Collaborating with you Tatsushi has been a joy, a voice from a far away land, somewhere I have never been, someone I have never met but reassuring in your sharing of ideas.With approaches that are both sympathetic but also challenging to my work, this transdisciplinarity creates wholeness through thinking across the geography.Through this project I have become connected to a world more interesting than before. A world far more united in its challenges of climate, of landscape, of economics, of spiritual and cultural beliefs and the health of all species.A world trying to understand the sum of all its parts.

Sharing thinking around what North might mean, and our considerations across cultures has fed intomy practice and caused a recalibration of my internal compass. I am drawn to collaborative working and processes and the freshness this brings to any research. Tatsushi - you seems to share a similar approach and a social practice that I can readily respond to. I am enjoying the places you are taking me to and thinking about where I can take you in this online collaboration and exchange.“ Geography begins at the only point we can be certain. It begins inside. And from there…arises a single question: Where am I? ”  Malachy Tallack   60 Degrees North.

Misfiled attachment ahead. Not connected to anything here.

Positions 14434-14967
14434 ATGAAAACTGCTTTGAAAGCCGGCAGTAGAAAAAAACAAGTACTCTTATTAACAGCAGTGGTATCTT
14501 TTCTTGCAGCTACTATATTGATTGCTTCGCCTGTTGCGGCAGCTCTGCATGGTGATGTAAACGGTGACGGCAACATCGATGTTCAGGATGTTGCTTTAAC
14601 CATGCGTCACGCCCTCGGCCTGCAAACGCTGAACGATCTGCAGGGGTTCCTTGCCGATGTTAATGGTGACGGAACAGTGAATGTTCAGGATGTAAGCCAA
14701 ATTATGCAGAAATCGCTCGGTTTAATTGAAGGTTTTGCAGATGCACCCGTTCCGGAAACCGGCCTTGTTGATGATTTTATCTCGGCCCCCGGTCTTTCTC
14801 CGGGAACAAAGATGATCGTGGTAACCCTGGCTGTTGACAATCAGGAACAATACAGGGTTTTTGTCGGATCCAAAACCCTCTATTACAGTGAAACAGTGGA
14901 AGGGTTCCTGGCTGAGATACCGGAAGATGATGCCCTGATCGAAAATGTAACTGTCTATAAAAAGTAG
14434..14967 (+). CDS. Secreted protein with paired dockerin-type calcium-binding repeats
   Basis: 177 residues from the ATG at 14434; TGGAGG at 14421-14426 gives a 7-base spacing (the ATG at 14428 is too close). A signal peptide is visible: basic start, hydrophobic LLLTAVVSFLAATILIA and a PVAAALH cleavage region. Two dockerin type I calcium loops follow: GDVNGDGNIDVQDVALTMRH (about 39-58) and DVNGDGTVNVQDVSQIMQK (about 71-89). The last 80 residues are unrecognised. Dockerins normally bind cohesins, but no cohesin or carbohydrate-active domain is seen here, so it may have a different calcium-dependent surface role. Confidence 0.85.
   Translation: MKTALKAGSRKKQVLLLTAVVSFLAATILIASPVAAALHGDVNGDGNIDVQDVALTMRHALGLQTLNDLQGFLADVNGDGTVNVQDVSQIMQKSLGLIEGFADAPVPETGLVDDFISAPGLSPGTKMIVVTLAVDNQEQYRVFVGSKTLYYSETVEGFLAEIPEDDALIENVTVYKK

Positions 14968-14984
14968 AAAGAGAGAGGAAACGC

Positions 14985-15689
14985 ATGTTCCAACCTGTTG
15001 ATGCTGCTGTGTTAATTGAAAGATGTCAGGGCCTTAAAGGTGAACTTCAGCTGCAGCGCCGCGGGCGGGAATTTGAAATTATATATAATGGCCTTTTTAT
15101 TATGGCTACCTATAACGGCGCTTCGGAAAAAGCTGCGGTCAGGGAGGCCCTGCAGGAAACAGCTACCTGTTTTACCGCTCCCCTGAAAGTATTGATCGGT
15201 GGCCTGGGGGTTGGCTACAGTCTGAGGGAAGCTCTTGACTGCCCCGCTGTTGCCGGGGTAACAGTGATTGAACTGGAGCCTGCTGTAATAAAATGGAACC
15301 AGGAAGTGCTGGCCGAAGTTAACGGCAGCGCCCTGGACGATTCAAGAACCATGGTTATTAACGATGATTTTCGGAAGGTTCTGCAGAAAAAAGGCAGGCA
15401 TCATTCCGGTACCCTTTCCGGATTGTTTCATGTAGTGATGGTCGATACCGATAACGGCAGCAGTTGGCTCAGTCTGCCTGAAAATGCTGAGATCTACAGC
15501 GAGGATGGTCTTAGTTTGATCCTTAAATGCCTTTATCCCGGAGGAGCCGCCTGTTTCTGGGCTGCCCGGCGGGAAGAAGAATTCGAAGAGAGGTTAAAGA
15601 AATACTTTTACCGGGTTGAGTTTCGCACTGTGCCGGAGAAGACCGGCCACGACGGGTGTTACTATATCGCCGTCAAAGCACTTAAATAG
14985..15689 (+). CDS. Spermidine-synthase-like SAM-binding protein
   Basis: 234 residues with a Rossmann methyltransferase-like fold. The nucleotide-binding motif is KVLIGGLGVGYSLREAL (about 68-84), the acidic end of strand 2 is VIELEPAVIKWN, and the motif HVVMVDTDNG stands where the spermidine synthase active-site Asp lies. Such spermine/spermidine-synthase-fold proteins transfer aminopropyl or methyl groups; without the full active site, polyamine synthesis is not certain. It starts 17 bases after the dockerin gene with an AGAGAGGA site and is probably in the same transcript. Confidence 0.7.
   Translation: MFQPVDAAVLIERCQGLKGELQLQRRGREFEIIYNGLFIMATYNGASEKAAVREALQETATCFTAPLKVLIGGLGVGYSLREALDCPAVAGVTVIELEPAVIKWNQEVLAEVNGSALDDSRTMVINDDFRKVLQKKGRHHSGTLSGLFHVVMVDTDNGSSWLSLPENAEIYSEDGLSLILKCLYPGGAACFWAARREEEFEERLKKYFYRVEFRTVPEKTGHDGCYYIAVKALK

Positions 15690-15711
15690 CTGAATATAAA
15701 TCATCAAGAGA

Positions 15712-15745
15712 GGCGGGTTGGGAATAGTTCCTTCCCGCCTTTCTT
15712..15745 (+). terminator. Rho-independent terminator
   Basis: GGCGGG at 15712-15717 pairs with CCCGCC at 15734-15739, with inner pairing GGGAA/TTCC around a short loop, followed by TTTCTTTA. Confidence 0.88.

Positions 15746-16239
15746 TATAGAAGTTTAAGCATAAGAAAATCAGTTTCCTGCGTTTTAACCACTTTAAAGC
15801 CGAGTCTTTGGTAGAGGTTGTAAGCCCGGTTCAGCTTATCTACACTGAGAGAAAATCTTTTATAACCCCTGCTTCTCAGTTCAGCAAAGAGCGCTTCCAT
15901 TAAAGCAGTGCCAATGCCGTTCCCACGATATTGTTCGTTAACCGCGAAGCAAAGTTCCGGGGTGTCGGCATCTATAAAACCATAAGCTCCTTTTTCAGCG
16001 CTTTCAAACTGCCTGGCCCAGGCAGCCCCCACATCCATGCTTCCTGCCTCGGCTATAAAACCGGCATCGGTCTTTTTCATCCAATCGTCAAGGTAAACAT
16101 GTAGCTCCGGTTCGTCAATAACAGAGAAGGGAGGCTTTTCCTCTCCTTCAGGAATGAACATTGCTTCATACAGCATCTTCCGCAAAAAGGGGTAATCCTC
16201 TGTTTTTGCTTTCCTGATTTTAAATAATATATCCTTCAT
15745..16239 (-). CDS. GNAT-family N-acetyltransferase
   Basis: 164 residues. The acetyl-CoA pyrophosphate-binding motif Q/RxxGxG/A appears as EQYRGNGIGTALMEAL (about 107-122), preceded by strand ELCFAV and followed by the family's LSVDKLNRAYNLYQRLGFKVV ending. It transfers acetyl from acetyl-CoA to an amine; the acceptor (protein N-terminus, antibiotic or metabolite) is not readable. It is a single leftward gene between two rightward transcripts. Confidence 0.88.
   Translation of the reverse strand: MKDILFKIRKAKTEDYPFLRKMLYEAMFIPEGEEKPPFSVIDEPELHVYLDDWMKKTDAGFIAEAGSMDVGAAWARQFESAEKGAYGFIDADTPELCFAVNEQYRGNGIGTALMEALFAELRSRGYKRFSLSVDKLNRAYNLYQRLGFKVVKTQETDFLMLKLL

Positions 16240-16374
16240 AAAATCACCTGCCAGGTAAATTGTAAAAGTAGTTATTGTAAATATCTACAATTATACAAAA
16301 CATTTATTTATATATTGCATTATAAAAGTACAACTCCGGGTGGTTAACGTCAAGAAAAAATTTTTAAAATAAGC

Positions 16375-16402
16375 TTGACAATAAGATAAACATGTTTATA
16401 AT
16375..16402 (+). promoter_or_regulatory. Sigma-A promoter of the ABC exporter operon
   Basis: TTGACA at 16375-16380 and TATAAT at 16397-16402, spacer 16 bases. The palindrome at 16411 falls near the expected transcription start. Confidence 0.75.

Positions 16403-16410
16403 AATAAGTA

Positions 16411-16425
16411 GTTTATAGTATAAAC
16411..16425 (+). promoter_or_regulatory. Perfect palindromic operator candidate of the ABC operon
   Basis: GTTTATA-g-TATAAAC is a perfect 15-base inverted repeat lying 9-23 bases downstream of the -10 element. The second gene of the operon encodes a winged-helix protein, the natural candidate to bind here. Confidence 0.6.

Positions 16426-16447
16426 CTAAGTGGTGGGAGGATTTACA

I hope you are well  Tatsushi, I hope your family are well and I send you greetings from Scotland, 

it's a Dreich day here. 

Dreich is a Scottish word for weather that is cold and damp and the water is hanging in the air. 

I hope your day is not as dreich as mine.

​Gillian McFarLAnd


Kale porridge 


I like to eat.

In the case of such an exchange exhibition, the most enjoyable thing is to go to the site, see the scenery of the area, and eat delicious food from the area. However, this time I couldn't go or call.

This does not increase motivation. So I suggested to Gillian, "Let's eat together first," and started by exchanging ingredients and recipes. Ingredients for "porridge" arrived from Scotland, and ingredients for "kozuyu" were sent from Japan. It seems that porridge is usually boiled in milk and topped with honey and fruits. Not bad, but it doesn't seem to fit in with Japanese breakfast. Therefore, I raised the seeds of kale from Shetland, which was also sent to me, and arranged it into a Japanese-style recipe using bonito stock and soy milk.


The English translation of "Kikurage," which is the ingredient of "Kozuyu" sent to Jillian, seems to be "cloud ears," and Jillian liked it. So, I went to the mountain, collected wood ear mushrooms, and made a wood ear mushroom dish. This time, starting from this "cloud ear", various things associated with it are arranged at the venue.


What we focused on this time was the environment surrounding us. That includes our bodies. Observing and ingesting nature, we are made. Obviously, this time it was a collaboration that felt it politely. Expressing, cooking, and eating.

I like to eat.


Tatsushi Takizawa


To the <north> of the spirit  2021

Where the two streams meet

Confluence of North: Spirit of North

2021. 6.8-6.26 Perth Creative Exchange

021.10.3-10.16 ​   Minamimachi, Kitakata City, Fukushima Prefecture / Twenty-story warehouse, picture book warehouse, Minamimachi 2850

2021.10.23-10.29  Nishiaizu International Art Village

2021.10.23-11.27  An Lanntair

To the north of the spirit 2021